17

Since I registered my project on Up For Grabs, I get a lot of novice volunteers, which is great as I like both the ideas of 1) improving the app 2) introducing novices to open source collaboration.

But I have a management+social+technical problem, illustrated by this example today:

Enter image description here

As you can see, one after the other, 3 volunteers have taken the issue under their responsibility then become silent, with a month's interval between each.

  • They are volunteer novices, so the problem is not them. I fully expect that they might give up, and hold no grudge against them.
  • On the technical side, GitHub is not helping, as I can not assign an issue to someone who is not a member of the project. And I don't think making them a GitHub project member is a good idea at this step (or is it?). I created the "assigned" label to work around this problem, but it is not optimal as it does not say to whom the issue is assigned. I want to continue to use GitHub for issue tracking, though, as it has become a de facto standard.
  • I hesitate between spending more time spoonfeeding newcomers, or spending less time so that I dedicate my time to other aspects of the project.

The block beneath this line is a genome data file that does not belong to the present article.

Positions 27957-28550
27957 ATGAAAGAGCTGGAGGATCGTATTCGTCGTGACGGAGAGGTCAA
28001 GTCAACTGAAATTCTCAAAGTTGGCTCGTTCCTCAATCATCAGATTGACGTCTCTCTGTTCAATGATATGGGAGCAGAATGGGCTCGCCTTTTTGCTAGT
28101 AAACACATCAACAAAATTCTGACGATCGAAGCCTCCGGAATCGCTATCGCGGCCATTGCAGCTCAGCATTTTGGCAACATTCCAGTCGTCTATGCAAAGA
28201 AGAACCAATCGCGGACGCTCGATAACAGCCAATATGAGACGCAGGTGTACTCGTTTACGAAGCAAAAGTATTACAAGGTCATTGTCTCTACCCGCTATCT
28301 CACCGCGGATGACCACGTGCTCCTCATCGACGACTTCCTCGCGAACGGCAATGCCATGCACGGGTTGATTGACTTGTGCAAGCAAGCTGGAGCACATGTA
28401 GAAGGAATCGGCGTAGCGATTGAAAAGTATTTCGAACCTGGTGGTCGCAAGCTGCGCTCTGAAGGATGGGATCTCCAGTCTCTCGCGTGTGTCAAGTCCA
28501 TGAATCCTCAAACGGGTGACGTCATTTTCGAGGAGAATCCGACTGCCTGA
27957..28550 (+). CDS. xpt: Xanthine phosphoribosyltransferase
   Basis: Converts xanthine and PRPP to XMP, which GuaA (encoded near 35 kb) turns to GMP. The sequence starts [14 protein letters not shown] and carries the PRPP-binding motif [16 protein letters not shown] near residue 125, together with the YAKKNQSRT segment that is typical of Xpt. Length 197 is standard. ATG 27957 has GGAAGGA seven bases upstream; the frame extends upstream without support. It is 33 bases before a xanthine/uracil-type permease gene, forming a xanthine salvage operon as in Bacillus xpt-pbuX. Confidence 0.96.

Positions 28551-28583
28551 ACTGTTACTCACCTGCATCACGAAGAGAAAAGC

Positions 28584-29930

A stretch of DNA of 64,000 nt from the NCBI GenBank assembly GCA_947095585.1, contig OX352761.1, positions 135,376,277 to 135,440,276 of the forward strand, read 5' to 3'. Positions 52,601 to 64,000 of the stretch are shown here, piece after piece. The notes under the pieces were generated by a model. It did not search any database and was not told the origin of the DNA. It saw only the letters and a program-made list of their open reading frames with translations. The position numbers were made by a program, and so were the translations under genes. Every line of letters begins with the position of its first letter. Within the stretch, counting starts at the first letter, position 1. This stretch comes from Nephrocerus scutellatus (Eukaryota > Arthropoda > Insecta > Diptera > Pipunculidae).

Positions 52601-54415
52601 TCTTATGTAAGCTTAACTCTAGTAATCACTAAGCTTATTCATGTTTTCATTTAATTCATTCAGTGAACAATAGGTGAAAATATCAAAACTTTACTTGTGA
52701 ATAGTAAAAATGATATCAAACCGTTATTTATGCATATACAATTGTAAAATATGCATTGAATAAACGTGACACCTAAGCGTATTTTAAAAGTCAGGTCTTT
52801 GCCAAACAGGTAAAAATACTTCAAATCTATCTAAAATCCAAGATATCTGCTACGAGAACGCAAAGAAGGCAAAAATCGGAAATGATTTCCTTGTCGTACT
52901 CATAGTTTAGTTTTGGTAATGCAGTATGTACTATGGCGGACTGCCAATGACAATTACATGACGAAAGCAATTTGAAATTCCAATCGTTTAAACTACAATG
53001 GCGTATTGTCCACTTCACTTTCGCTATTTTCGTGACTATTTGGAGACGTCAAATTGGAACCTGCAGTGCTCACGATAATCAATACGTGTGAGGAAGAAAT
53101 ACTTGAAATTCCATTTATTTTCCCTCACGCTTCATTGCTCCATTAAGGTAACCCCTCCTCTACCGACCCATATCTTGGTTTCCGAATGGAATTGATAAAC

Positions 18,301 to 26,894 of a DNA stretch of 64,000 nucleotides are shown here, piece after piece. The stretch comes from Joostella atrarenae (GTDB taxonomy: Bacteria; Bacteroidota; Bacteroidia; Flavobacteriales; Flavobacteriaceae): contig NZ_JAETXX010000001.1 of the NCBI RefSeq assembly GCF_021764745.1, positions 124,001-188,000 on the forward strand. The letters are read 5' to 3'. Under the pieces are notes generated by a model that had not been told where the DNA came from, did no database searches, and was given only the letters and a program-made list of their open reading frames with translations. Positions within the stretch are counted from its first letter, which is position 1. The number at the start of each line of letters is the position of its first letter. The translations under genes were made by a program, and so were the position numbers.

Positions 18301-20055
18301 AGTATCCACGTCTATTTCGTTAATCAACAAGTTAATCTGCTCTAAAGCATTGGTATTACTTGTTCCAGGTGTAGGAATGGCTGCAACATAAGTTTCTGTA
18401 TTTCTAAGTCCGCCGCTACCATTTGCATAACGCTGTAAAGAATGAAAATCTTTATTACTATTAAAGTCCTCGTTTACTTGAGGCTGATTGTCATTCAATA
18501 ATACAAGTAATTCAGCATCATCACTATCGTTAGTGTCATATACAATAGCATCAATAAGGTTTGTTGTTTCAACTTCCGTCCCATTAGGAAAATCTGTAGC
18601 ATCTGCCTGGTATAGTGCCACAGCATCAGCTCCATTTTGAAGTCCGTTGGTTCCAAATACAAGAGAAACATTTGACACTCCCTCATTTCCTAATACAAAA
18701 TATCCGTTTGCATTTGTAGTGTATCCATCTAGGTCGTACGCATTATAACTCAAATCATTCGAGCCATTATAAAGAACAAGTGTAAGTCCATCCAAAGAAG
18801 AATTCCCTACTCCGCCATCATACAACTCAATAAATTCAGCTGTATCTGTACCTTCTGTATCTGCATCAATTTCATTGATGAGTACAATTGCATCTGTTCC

• Before we had a policy of "First pull request wins", that lead to frustration as we had some real cases of novices posting nearly the same pull request at the same time for something non-trivial that they that obviously had dedicated a lot of time to. Not a pleasant situation, and a very traumatic first experience for some of them, which is something I really want to avoid.

How can I improve my handling of the situation? Be it via behavior, project guidelines, technical solutions, or anything else.

  • Why did you think this would be downvoted? It's good that this site is not just about licensing. – Zimm i48 Nov 9 '17 at 9:29
  • @Zimmi48: Most questions are about licenses, which is expected, and not a bad thing per se. But that has lead some users to develop a on-topic/off-topic filter based on whether the question is about licenses. – Nicolas Raoul Nov 9 '17 at 9:35
  • 1
    @NicolasRaoul that is seriously something that is going to plague this fledgling community. Thank you for posting a great question about a non-license issue. – RubberDuck Nov 10 '17 at 17:18
4

On the technical side, Github is not helping, as I can not assign an issue to someone who is not a member of the project. And I don't think making them a Github project member is a good idea at this step (or is it?). I created the "assigned" label to work around this problem, but it is not optimal as it does not say to whom the issue is assigned. I want to continue to use Github for issue tracking, though, as it has become a de facto standard.

While agreeing completely with Philippe's answer, I will try to answer to the technical sub-question here: indeed GitHub does not make it easy to assign issues to new contributors but there are workarounds.